Women are still underrepresented in science and technology careers. To celebrate the International Day of Women and Girls in Science, we want to highlight 5 extraordinary women who have been pioneers in marine sciences. Their inspiring stories, the challenges and achievements, serve as a reminder of how far we have come since the time when women were considered bad luck on ships. Nonetheless, gender equality remains an ongoing problem.
Personally, I have been fortunate to work in research groups that have been very inclusive. The only time I have experienced changes in attitudes towards women in science was during fieldwork. Our team at the station of the Mingan Island Cetacean Study consists mainly of women, who don’t bat an eyelash when they carry heavy fuel tanks, navigate the boats into the harbour, or collect biopsy samples from whales. Visitors to the station seem surprised to see women doing such “tough” jobs, commenting on how strong we are and how well we all work together as a team (implying “despite being women”). Once, a tourist nervously looked at my friend as she was about to reverse the pickup truck and trailer down a ramp and he offered her to do the reversing for her. She waved him off with one hand, telling him “I’ve got this”.
Jeanne Villepreux-Power (1794 –1871) – Mother of Aquariophily
In 1832, the pioneering marine biologist created the world’s first glass aquarium to help her study octopuses and argonauts, solving how argonauts make their distinctive egg cases, a mystery since Aristotle’s time. As a naturalist concerned with conservation, she is also credited with developing sustainable aquaculture principles in Sicily where she lived for more than 20 years. She was a self-taught naturalist who travelled around Sicily recording and describing its flora and fauna, with a particular fascination for shells. She published her work in a book entitled “Observations et expériences physiques sur plusieurs animaux marins et terrestres”. A shipwreck in 1843 carried most of Villepreux-Power’s books and collections to the bottom of the ocean and her work was largely forgotten for more than a century. In 1997, a major crater on Venus was named after Villepreux-Power as recognition for her achievements.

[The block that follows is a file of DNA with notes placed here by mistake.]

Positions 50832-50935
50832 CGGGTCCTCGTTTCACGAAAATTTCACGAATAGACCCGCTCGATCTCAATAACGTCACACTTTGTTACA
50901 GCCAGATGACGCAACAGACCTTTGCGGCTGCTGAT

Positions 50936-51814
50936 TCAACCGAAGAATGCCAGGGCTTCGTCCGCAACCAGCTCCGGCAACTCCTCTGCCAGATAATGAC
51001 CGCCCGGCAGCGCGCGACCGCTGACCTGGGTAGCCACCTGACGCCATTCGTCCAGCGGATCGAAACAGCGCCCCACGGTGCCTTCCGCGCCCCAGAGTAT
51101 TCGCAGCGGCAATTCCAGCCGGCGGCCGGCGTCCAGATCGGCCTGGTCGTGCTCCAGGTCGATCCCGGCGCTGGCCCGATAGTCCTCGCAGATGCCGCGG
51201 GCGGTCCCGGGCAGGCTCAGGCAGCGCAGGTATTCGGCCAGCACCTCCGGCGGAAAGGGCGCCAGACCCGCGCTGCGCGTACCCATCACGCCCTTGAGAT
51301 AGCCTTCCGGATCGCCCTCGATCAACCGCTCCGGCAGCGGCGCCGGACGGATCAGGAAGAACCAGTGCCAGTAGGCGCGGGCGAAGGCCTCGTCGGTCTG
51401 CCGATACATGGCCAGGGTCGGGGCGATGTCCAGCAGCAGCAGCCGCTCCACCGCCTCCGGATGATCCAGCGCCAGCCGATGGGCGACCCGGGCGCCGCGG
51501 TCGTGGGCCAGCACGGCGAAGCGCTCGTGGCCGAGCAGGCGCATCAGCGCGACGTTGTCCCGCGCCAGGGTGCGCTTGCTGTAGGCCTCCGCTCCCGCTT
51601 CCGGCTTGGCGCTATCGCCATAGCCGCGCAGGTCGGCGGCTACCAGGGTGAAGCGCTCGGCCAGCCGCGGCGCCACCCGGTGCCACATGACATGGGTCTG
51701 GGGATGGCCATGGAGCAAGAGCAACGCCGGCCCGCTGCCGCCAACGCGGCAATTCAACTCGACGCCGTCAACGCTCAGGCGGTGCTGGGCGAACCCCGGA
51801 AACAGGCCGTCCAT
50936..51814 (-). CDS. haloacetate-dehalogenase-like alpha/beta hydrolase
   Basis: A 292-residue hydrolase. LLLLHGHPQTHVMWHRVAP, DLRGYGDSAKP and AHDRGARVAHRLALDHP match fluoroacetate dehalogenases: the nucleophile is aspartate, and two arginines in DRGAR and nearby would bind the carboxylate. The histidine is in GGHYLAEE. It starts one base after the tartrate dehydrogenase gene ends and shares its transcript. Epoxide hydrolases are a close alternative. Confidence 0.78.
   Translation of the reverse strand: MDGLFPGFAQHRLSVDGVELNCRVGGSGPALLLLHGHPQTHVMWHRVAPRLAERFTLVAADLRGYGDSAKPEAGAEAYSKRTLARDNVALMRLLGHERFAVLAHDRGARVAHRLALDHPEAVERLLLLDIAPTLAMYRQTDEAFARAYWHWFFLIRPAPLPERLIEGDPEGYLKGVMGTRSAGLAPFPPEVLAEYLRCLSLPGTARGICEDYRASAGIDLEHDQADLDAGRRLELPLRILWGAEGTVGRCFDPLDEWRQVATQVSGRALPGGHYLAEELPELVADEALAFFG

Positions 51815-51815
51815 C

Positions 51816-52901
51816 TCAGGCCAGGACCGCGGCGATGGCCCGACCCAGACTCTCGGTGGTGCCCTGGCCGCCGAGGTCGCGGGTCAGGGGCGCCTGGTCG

Rachel Carson (1907 – 1964)
Rachel Carson is best known for her book “Silent Spring”, which documented the adverse environmental effects caused by the indiscriminate use of pesticides. She has been credited with laying the foundation of the global environmental movement. Her work as a marine scientist, however, extends far beyond one impressive book. With her talent for both literature and biology, she became an excellent science communicator and advocate. Carson’s first book, Under the Sea-Wind, highlighted her unique ability to present deeply intricate scientific material in clear poetic language that could captivate her readers and pique their interest in the natural world. In 1951, her second book, The Sea Around Us, was published and eventually translated into 32 languages, remaining in the New York Times’ best-seller list for 81 weeks.
It is a curious situation that the sea, from which life first arose should now be threatened by the activities of one form of that life. But the sea, though changed in a sinister way, will continue to exist; the threat is rather to life itself. ― Rachel Carson, The Sea Around Us
Marie Tharp (1920 – 2006)